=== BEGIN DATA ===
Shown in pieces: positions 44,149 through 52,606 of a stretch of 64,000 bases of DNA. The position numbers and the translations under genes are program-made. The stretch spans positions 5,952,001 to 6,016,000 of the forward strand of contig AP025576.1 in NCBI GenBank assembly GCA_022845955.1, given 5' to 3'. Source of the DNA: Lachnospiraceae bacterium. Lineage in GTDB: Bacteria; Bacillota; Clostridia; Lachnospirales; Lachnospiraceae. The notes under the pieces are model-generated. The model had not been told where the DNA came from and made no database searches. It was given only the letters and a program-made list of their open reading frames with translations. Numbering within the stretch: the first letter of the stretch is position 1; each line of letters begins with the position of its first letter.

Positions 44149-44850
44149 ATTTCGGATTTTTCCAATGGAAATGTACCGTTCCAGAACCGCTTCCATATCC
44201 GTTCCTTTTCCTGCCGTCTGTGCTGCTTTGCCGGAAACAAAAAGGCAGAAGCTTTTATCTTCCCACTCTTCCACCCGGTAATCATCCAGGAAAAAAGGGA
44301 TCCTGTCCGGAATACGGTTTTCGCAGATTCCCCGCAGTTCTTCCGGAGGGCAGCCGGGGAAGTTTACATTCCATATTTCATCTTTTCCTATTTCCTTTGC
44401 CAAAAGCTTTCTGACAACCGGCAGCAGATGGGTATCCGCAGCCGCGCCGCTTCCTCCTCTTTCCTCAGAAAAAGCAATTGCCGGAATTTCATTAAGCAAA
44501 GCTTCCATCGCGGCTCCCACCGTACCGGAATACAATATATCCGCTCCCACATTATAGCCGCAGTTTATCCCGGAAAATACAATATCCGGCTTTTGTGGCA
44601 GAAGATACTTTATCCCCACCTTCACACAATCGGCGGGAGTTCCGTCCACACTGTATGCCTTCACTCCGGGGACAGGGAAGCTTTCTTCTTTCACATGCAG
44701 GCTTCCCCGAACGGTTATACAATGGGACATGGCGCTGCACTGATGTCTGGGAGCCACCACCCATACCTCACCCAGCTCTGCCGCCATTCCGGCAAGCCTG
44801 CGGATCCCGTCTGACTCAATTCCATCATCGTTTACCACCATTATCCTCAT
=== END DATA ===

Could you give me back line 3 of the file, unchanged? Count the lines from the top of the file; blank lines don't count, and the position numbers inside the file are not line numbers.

44149 ATTTCGGATTTTTCCAATGGAAATGTACCGTTCCAGAACCGCTTCCATATCC